Appeals Court overturns Utah’s same sex marriage ban

Today is the first anniversary of the landmark ruling United States v. Windsor that struck down the Defense of Marriage Act as unconstitutional and opened the floodgates to a large number of court cases that have ruled in favor of same-sex marriage. So far 14 District Courts have ruled in favor of same-sex marriage (with Indiana joining them yesterday) and other courts have ruled favorably on related aspects of same-sex marriage, such as whether states that do not allow it must respect the marriages of those who were legally married in other states. There has not been a single defeat.

Yesterday the Tenth Circuit Court of Appeals in Utah ruled 2-1 that Utah’s ban on same-sex marriages was unconstitutional. This is significant in that it was the first decision on such cases by an Appeals Court, a necessary stage before the US Supreme Court can take it up. In addition to Utah, the Tenth Circuit’s jurisdiction covers Wyoming, Colorado, Kansas, Oklahoma, and New Mexico.

The Appeals Court put its ruling on hold which means that Utah couples can’t get married as yet. Lyle Denniston explains why they did this:

The Tenth Circuit noted that, after a federal trial judge had struck down the Utah ban, the Supreme Court had put that ruling on hold. So, the Tenth Circuit said, it was postponing the effective date of its ruling until after the Supreme Court has a chance to consider any appeal by state officials. If such an appeal is not filed, or if it is filed and rejected, its ruling would then go into effect, it said. If the Supreme Court agreed to take on the case, the stay would remain in effect until a decision emerged.

In the Indiana case, in which that state’s same-sex marriage ban was struck down, the Indianapolis judge who issued the ruling ordered his decision into effect immediately. That would put it up to state officials to decide whether to seek a stay from the U.S. Court of Appeals for the Seventh Circuit.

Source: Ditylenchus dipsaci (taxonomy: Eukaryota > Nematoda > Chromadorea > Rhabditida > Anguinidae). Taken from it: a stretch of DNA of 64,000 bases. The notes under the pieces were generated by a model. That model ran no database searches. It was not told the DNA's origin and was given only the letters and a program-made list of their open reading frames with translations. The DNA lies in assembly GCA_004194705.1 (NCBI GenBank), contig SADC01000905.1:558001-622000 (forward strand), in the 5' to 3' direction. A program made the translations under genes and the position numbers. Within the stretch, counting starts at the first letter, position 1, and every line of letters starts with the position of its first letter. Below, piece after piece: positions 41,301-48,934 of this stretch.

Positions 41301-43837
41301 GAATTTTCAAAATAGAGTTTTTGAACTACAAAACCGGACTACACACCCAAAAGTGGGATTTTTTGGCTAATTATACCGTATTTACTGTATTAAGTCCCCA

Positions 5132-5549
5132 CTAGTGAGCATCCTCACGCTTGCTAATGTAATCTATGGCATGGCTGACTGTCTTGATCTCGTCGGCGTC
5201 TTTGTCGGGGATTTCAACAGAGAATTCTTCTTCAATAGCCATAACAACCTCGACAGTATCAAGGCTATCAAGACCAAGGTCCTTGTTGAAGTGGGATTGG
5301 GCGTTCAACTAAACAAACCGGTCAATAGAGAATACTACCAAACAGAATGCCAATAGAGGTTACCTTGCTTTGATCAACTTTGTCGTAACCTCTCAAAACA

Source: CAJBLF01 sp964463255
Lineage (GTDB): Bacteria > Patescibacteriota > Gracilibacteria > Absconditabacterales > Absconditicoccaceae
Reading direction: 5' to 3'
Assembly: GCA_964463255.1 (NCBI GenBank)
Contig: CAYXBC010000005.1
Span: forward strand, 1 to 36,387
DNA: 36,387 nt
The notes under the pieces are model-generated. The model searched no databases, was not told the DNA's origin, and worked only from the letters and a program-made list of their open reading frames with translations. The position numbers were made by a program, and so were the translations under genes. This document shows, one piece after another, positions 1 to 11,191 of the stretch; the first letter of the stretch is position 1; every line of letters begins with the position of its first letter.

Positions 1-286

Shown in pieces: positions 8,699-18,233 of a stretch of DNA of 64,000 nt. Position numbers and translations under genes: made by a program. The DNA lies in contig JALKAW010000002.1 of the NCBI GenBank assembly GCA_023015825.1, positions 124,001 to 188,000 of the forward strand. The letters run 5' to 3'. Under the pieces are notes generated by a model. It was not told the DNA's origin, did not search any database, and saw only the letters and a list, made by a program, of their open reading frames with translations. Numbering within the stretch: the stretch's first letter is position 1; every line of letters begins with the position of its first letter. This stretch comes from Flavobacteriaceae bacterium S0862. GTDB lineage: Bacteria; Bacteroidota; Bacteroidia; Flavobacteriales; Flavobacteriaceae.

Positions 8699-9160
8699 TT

The Utah Attorney General has already said they will appeal.

A good anniversary for the Windsor decision.


  1. colnago80 says

    Yesterday the Tenth Circuit Court of Appeals in Utah ruled 2-1 that Utah’s ban on same-sex marriages was unconstitutional

    Technically, the appeals court upheld the district court decision declaring Utah’s law unconstitutional. The anti forces are trying to make hay out of the fact that one of the 3 justices dissented. Known in the trade as grasping at straws.

  2. Crimson Clupeidae says

    Maybe this one will be the first appeal to get to the SCOTUS. It will be interesting when it finally does. I think all the appeals will be lumped together and heard as a single case, which should settle the issue.

    I’m wondering if various states will try to come up with underhanded end runs like they do with abortion, or if this issue is just so lopsided that they will let it rest, politically, but continue to bluster to raise money.

  3. Trebuchet says

    Still could be all for naught when it gets to The Supremes. You know there are three votes for sure against SSM and two more doubtful. It wouldn’t surprise me to see them try to overturn states that have explicitly allowed it. Because reasons.

  4. Crimson Clupeidae says

    Trebuchet, I doubt it. The ruling on DOMA was pretty clear, and the cultural winds are clearly blowing that way. I’m inclined to think that if these cases, collectively (which is what is likely to happen to the few that get appealed) make it to SCOTUS, the worst case will probably be 6-3 in favor, and some of the justices might even be inclined to shift their vote for the sake of their ‘legacy’.

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